DiNapoli: More State Involvement Needed to Address Local Emergency Medical Services Challenges

Report Conclusions:

Reliable ambulance services are a public health imperative – literally a matter of life or death. New
Yorkers expect to receive timely and capable emergency medical services when needed, without
having to worry about all the things that need to be in place to make it happen.

The number of EMS personnel has decreased due to low wages and a strained labor market, and
the cost of providing emergency services has increased. Much of the responsibility for determining
how to meet the changing needs of New Yorkers ultimately falls to local government officials, who
must monitor conditions in their jurisdictions and be ready to make adjustments when agencies
downsize, close or are otherwise unable to meet the demand for services. In an attempt to fill the
resulting ambulance service gaps, counties have ramped up the amounts they are spending on
ambulance and other EMS delivery, and increasingly they are participating directly in providing
emergency care to their residents – either as primary responders or as back-up providers to the
local government EMS agencies within their borders.

Stakeholders are taking steps to address some of the challenges. For example, an amendment
to the General Municipal Law enacted in 2022 authorizes cost recovery for fire entities that were
previously unable to bill for ambulance services. However, this provision is slated to sunset in 2026.37
Other recently enacted State legislation that will take effect in 2025 allows ambulance companies
to bill insurance companies for ambulance service regardless of whether they have an agreement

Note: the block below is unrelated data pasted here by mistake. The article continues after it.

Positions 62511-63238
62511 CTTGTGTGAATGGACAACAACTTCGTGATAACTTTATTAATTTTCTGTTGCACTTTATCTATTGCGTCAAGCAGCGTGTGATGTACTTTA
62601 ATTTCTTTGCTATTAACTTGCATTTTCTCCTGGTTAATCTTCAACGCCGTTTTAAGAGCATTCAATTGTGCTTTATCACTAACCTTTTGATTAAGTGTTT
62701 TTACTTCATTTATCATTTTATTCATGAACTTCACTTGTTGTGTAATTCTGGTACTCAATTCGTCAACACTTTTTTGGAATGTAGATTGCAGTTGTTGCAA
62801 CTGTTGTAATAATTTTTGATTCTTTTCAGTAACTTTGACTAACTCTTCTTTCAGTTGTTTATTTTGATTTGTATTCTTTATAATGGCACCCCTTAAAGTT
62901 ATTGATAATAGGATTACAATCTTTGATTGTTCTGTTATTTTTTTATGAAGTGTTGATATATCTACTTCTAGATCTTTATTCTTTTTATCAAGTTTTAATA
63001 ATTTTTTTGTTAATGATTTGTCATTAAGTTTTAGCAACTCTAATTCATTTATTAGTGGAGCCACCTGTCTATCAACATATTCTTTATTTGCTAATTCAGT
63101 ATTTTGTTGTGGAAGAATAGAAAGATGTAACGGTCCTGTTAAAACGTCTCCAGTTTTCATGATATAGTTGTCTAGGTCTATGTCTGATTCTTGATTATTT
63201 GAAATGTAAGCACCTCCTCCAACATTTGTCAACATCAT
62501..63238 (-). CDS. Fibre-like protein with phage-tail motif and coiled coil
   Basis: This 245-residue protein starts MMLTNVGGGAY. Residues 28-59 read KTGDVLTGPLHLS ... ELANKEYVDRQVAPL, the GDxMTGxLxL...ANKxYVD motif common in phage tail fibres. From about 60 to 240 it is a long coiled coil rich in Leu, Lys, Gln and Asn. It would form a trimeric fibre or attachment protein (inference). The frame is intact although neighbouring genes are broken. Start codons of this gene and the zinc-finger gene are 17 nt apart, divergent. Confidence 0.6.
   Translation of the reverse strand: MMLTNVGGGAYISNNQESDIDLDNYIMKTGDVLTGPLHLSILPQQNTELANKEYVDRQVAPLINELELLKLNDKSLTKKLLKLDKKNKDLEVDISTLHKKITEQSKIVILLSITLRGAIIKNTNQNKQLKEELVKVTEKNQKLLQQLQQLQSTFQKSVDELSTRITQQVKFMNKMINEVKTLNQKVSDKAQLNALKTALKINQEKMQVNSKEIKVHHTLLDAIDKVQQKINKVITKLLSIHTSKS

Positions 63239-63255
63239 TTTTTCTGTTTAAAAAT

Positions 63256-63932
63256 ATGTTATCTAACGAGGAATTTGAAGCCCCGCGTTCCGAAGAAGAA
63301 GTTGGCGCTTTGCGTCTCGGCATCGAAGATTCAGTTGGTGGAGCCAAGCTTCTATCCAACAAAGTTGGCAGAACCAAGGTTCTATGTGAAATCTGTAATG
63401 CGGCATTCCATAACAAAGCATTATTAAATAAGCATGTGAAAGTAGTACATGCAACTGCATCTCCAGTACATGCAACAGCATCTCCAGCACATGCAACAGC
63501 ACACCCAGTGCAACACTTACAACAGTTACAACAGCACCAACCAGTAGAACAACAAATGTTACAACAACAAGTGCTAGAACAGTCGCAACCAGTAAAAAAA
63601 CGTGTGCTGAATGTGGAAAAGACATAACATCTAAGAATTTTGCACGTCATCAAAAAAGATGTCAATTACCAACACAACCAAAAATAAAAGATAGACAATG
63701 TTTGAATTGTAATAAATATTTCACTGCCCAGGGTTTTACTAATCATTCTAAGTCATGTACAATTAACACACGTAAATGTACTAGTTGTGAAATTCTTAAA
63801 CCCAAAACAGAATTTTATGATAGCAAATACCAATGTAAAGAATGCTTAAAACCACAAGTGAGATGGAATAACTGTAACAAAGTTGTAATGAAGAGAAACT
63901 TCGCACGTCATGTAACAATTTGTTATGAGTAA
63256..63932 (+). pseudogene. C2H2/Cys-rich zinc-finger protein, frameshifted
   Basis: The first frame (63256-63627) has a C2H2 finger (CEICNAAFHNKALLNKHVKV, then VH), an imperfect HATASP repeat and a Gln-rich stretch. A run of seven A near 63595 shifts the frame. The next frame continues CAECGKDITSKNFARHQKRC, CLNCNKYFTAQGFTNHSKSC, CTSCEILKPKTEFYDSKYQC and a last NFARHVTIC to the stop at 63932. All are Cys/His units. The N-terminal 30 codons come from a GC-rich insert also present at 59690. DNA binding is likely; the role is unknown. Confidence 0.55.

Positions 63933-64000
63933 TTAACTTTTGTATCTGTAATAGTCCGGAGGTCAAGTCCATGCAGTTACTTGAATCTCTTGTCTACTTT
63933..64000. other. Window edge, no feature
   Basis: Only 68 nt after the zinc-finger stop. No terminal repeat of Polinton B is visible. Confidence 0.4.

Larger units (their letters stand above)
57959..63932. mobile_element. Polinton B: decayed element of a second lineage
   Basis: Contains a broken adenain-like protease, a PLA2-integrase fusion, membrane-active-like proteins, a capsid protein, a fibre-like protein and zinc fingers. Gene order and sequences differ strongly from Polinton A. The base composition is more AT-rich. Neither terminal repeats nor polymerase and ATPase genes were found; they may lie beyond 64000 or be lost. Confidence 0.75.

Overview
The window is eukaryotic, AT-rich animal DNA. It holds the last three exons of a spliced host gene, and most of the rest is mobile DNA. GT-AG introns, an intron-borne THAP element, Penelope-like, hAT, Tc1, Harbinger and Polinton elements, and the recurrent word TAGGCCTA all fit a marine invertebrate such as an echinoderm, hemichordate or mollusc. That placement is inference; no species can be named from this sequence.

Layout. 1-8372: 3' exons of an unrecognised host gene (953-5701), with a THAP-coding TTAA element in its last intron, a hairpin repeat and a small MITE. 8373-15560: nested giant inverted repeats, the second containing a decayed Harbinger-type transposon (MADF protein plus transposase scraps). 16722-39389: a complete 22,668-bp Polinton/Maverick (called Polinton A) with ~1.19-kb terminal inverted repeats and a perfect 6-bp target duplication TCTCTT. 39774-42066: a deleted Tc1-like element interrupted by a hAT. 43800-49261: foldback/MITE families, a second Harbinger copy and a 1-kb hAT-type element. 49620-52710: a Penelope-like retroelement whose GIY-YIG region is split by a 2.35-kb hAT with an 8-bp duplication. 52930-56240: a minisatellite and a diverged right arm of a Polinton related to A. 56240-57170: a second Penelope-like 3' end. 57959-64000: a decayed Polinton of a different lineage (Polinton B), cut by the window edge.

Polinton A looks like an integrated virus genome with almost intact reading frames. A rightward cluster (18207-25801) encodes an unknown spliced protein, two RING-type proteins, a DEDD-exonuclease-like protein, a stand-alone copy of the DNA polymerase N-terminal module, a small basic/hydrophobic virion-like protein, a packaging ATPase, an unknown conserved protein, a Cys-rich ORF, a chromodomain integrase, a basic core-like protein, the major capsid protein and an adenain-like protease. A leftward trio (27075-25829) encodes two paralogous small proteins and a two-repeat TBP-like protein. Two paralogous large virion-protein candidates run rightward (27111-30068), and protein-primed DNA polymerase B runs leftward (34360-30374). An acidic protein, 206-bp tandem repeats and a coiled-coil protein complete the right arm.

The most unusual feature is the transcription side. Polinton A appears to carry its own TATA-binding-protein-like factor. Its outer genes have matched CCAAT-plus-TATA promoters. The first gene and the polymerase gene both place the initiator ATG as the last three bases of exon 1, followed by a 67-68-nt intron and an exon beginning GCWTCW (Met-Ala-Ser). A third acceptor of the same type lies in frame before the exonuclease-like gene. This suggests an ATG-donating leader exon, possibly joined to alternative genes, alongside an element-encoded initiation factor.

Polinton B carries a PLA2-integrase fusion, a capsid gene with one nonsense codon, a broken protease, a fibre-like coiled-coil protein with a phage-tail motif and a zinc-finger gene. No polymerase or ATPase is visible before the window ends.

with the insurance company. These changes are indicative of a recognition of the funding problems
facing these emergency services providers, but they are just one of the many challenges that local
governments face in ensuring their residents have adequate EMS.38
The stakes are too high and the issues too complex for counties and other local governments to
have to address on their own. The current circumstances call for direct State involvement to support
the efforts of counties and other local governments to turn fragmented and ad hoc responses into
comprehensive solutions.

While Regional EMS Councils and local government providers should conduct regular needs
assessments, solutions need to start at the State level and include better statewide data collection,
management and analysis to help EMS agencies identify where services are falling short and
provide options for improving response times and outcomes. Better centralized guidance from the
State about funding sources can help local officials make more informed decisions about how to pay
for these services.

OSC Full Report: "The Growing Role of Counties in Emergency Medical Services" with case studies
                                                (click to view, print or download)


Ulster County, NY   (March 26, 2024)

Ulster County Executive Jen Metzger Announces Release of EMS Study Report

KINGSTON, NY- Ulster County Executive Jen Metzger today announced the release of the  “EMS Services Delivery Report,” prepared by the Center for Public Safety Management, LLC, a
consultant selected to assess EMS services in Ulster County and recommend options for
improving service delivery. The report, initiated by former County Executive Pat Ryan in 2021,
presents survey data collected from Ulster County ambulance and first responder agencies
throughout the County, assesses the current state of EMS and ambulance service delivery,
identifies challenges faced by the County’s EMS providers, and presents a range of options for
the County and its stakeholders to consider for future EMS and ambulance service

In all, the study examines data from 43 EMS service providers, including 21 ambulance
agencies and 22 first response agencies, and identifies gaps in service and EMS service
provider needs. While focused on Ulster County services, the report notes that service delivery
challenges are not isolated to Ulster County but are part of a larger national crisis.